Marshall High School and the Perfect Cast

What do you consider an "At Risk" youth? Is it that kid who looks a little different than yours? His/her hair dyed a weird color? Wears more black than anyone and has safety pins in their face? Remember this fact: These kids are trend setters too. These are passionate black sheep forging their own path outside the herd. Amazing, unique, and they don't give a crap what you think. Why? It's because they are independent thinkers. Stories (good or bad) will be told of them without a doubt.
 
I became "At Risk" myself at the age of 14. Moving from one group home to the next I learned a great deal from the experience. Not sheltered by the foundation offered by a "wholesome" (for lack of a better term) upbringing, WE (these kids and I) were thrust into the real world forcibly to figure it out. Whether or not the reason for the push was of our own making with our behavior, or due to factors beyond our control - one thing remains: the lessons learned by taking the road less traveled is going to be the norm.
 
Some time back, a friend through the Facebook Page got in touch and asked if I would be willing to come teach fly fishing at Marshall High. I didn't hesitate. For me this was a no-brainer for the BCC or Trout Unlimited. This is our opportunity to take a message to youth in a way that can provide a profound impact - period.
 
It so happens that Scott over at Fly and Filed Outfitters donated a mess of rods and reels to the school a few years back and they had been collecting dust in a cargo container. Classes were broken into the 2 P.E. classes each morning and varied in attendance form 10 to about 16+. By the end of Friday, we had about 20+ kids out on the water. Tye Krueger over at Confluence Fly Shop helped us get these prepped for the kids with leader and flies. An Orvis rod did get broken of the 6 they let us borrow, SORRY TYE!!!!  Our group purchasing annual licenses for about 17 kids total.
 
We decided to simplify the program and get down to the nitty-gritty with these kids. Do some simple Fly Fishing 101 around technique and aspects of handling the fly rod. We only had a short week (Tuesday through Friday) due to the Memorial Day holiday. The kids worked out for the first 3 days with fundamental pick-up and lay down of the line, overhead and false casting, and even roll casting technique. Friday was going to be the day we took them to the water.
 
Teaching, and in some cases re-teaching, the fundamentals of knots and casting technique - these "At Risk" kids apparently started asking questions and seeking more information. I did not realize they would do this. I figured, "Meh, if I can just reach ONE of these kids and get them stoked on fly fishing while providing a means to teach the conservation ethic - I win." I wasn't prepared to learn that after I left, many were plugging away on computers learning about bugs and visiting shops to get licenses and supplies on their own.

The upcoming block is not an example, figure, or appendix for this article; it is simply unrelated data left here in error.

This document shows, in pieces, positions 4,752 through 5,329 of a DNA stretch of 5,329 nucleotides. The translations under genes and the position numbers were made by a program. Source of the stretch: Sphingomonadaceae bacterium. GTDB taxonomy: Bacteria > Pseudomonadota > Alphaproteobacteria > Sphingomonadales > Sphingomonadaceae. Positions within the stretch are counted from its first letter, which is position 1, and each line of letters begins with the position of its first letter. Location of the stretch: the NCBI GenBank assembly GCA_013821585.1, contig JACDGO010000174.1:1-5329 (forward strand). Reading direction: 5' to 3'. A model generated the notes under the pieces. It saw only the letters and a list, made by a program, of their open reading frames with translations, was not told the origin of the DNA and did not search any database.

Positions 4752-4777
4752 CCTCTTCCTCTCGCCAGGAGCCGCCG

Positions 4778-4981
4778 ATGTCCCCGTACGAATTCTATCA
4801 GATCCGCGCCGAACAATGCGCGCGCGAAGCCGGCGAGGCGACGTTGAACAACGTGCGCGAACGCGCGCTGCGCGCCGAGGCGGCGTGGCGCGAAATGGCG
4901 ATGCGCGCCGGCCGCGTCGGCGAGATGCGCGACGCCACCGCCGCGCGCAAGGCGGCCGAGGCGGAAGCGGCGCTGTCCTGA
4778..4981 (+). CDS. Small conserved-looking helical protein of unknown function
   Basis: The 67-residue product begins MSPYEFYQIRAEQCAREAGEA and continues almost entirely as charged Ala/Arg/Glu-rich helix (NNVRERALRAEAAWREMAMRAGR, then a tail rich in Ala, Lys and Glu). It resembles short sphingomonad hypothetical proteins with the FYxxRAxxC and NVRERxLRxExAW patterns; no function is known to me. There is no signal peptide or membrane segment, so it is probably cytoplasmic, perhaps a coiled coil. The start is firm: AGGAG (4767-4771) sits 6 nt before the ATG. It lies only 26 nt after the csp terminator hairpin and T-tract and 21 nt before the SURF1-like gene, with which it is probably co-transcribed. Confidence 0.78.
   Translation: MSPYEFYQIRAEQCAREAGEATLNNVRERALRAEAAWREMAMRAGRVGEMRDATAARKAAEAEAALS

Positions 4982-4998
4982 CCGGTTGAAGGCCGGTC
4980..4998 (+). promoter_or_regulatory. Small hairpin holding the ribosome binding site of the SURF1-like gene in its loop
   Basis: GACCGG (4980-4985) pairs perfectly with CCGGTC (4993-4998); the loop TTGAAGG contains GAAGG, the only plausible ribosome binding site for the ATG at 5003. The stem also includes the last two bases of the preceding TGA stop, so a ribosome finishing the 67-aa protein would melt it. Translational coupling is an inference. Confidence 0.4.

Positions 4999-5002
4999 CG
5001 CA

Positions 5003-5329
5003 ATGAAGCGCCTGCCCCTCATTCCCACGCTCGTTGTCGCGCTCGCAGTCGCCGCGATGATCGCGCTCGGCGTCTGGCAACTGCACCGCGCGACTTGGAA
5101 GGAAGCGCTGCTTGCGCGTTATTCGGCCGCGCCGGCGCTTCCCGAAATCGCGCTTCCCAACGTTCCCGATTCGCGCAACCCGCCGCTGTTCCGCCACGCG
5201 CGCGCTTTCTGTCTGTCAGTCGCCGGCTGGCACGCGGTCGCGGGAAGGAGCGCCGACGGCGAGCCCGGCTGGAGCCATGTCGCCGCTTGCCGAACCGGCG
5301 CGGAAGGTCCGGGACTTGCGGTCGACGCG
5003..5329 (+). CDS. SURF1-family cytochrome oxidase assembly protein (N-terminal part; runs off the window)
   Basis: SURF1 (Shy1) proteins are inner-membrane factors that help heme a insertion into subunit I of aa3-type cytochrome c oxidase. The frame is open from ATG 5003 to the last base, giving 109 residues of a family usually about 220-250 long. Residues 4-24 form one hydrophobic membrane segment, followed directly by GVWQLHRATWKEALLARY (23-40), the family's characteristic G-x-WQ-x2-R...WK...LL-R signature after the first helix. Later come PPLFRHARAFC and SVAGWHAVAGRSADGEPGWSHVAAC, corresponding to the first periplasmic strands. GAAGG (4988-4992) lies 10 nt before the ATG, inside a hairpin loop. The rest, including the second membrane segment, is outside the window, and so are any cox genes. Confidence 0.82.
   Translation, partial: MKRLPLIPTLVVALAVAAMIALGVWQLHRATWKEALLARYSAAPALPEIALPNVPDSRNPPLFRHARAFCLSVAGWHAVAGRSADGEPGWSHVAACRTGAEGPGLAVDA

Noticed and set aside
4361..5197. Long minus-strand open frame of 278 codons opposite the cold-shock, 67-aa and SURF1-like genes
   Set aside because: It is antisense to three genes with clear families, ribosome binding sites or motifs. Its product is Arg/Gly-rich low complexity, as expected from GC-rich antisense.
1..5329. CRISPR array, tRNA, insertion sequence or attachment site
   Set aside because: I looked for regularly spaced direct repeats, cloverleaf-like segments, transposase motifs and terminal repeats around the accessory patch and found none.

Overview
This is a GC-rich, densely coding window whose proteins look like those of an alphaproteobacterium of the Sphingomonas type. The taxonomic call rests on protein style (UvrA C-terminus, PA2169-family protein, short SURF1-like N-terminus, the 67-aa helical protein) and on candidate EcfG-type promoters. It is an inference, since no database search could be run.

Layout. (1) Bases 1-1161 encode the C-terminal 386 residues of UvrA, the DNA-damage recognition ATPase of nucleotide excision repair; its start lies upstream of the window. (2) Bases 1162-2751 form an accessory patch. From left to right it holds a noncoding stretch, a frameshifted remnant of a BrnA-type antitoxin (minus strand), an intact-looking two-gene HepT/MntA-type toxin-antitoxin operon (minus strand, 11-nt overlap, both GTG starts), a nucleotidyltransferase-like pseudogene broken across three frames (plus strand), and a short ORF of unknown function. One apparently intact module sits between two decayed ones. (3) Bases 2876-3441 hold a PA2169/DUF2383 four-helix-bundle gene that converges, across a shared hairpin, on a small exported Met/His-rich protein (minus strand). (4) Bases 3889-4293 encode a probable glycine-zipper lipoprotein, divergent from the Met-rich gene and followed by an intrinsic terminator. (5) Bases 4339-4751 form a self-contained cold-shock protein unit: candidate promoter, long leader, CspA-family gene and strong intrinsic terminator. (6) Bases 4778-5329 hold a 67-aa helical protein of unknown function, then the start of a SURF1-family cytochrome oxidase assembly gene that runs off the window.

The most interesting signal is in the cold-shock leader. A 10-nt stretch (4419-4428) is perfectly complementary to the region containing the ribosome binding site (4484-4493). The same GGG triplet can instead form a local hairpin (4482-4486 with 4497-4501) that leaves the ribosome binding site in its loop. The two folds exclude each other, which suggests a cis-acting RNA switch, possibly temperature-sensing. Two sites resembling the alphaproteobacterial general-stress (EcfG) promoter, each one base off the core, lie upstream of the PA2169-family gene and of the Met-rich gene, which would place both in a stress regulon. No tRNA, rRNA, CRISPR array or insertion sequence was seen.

Each day we practiced, each day they got better at casting. I doubt I could have handled this task on my own. The school instructor Kurt, along with Kim Brannock, and Caleb Rieder helped a ton each of the days they could be there. Thanks for your incredible efforts you two - seriously. I feel blessed knowing that this group has attracted volunteers such as you, and especially to the instructor at the school: Kurt Taylor.
 
Did anyone catch fish? Nope. Did they care? Nope. Why? Because it got them out of school for a couple hours - DUH! Did they see fish and get pissed when they couldn't catch them? You bet your ass they did. Did they perfect casting technique? Some of them got a WHOLE LOT BETTER once they had the line on the water. How many knots did you have to re-do, undo, or otherwise replace? Not as many as I figured. How many flies did you go through? Again, not as many as I figured. Enough of the Q&A - back to the story....
 
The opportunity to be involved in these kids is the story. What makes this slight effort to interact with these kids important? More often than not, all they need is some of your time. Spend the time to get to know them, and offer them an escape from their lives. What better way than providing them an opportunity to pick up a skill and learn some valuable life lessons too?
 
Lessons other than casting and hopefully catching fish? How about: rejection, concentration, problem solving, dedication and of course patience. Who needs more help to learn these things than teenagers? C'mon, I dare you comment at the end of this article with some suggestions on this - because I need new material for next year!!! The conservation ethic of catch and release, fundamental "Leave No Trace" message, and safety were introduced and discussed also.
 
Exhausted, frustrated, and even annoyed they may have gotten - it didn't stop them from enjoying being outside and giving it a try. Courteous, respectful, and willing - I can't thank those kids and the staff enough for that. I think I've reached a milestone personally because of this program. I want them to know that they caused this to happen, and how grateful I am.
 
These are future innovators, business owners, leaders, and parents who will call Central Oregon their home. Their fire will burn bright no matter which path they take. I just wish the escape/distraction I provided has brought them a bit closer this place they may eventually grow out of. if they stick with fly fishing, the lessons learned will influence them forever. Years from now, seeing them in a life where those lessons were used to make their lives better, that's the "perfect cast" I would want to see.
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